Place as a Moment: Melissa Joseph’s Née at REGULAR-NORMAL Gallery

Moving ahead as a means of re-visiting that which claims us: this process portends one potent lens through which visitors to Née, open through Sunday, May 2nd at REGULAR-NORMAL, can digest this sumptuous solo exhibit of works by Melissa Joseph.

The show, which opened to the public April 2nd at 41 Elizabeth Street in Manhattan (Fl 7), explores not only the artist’s own identity – a significant part of the exhibition’s scope – but also one’s identity within the context of a larger network, such as family. Joseph investigates, through her own relationship to her family and Indian-Irish-American identity, her childhood experiences in Pennsylvania and visits to the Jersey Shore. Mixed-media works portray approximations of accumulated memories, communicated through her intituitive understanding of the figures translated into felted wool, presented here in the show as a tableau-style homage to those who have influenced her upbringing. Through a range of mediums including sculpture, mixed media, textile, and found imagery, the artist reviews poignant moments of her own development, and her family’s past, through the veil of memory. The span of subjects represented here which form her life experience are as wide-ranging as the artist’s own explorations of materiality.

(above image: Clara Aunty at a sitar lesson (2021) needled felted wool on amate bark paper. Melissa Joseph.)

installation view, “Née” solo show by Melissa Joseph on view through Sunday, May 2nd at REGULAR-NORMAL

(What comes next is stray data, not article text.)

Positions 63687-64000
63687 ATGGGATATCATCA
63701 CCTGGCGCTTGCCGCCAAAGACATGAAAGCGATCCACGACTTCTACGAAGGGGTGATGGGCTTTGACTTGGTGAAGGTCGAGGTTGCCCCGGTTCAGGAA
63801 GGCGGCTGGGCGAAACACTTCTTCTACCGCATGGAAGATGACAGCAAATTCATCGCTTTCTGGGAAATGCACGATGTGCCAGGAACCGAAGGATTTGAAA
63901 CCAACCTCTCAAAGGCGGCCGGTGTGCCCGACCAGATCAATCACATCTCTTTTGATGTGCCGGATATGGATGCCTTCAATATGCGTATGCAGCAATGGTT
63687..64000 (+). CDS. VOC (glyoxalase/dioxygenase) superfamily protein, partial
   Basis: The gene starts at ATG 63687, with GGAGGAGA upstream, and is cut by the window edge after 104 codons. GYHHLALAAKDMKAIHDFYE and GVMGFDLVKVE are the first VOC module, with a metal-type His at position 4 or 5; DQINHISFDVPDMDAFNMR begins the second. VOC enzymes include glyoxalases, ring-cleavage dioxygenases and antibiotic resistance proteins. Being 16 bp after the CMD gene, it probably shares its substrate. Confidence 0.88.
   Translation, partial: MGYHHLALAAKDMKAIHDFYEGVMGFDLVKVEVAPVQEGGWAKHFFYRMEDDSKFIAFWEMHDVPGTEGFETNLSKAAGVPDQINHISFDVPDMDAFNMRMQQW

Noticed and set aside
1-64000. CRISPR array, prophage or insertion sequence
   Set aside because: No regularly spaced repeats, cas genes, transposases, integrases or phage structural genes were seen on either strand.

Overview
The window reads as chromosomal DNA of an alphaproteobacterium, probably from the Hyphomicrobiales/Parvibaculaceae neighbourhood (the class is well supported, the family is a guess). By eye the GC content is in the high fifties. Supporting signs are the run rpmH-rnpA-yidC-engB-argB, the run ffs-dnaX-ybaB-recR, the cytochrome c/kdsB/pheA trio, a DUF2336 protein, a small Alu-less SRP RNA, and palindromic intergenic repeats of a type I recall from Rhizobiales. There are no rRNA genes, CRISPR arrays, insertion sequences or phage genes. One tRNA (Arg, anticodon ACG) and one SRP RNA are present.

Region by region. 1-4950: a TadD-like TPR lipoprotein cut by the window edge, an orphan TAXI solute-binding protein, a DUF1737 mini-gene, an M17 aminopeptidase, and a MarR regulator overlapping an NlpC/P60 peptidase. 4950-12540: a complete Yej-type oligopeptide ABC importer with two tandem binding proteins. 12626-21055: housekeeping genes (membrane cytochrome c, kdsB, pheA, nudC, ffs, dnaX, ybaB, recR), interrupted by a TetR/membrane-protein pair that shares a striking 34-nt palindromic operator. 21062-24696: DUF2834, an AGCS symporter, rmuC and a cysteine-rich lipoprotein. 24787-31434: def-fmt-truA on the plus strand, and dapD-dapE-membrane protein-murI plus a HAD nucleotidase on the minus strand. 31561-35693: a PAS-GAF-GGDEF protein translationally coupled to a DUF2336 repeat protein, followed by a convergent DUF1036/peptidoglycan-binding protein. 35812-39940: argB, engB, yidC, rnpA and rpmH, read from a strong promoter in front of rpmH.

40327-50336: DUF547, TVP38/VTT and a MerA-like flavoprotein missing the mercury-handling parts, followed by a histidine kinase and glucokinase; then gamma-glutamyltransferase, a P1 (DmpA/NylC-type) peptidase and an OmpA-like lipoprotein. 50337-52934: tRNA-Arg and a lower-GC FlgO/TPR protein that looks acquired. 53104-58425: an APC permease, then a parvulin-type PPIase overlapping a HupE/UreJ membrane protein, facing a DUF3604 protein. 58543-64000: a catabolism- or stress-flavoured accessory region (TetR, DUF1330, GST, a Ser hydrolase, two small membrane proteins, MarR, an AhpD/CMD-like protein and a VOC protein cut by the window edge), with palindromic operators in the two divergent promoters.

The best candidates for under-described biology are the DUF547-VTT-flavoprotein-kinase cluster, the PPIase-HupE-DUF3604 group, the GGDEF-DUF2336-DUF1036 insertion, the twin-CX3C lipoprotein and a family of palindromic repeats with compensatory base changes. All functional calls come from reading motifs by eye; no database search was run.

The show is not about nostalgia, remarks Joseph: rather, it is about utilizing different sleights of hand in the form of process – the hand sewing fabric, the hand connecting felt to a substrate, the hand wrapping found concrete fragments in silk – as means of linking aspects of our lives which determine who we are in relationship to our lived experience. The artist creates concrete steps toward this linkage – drawing together disparate elements in approximation to how we construct our identity through a range of relationships and experiences – within the solid forms of objects and artworks present within this exhibition. “I am still trying to understand where I came from. Most people are, but I have had some big paradigm shifts and reframes in the last 5-10 years, so looking back is never neutral,” reflects Joseph. “It’s really a way of “re-seeing” or trying to see things I might have missed more clearly.”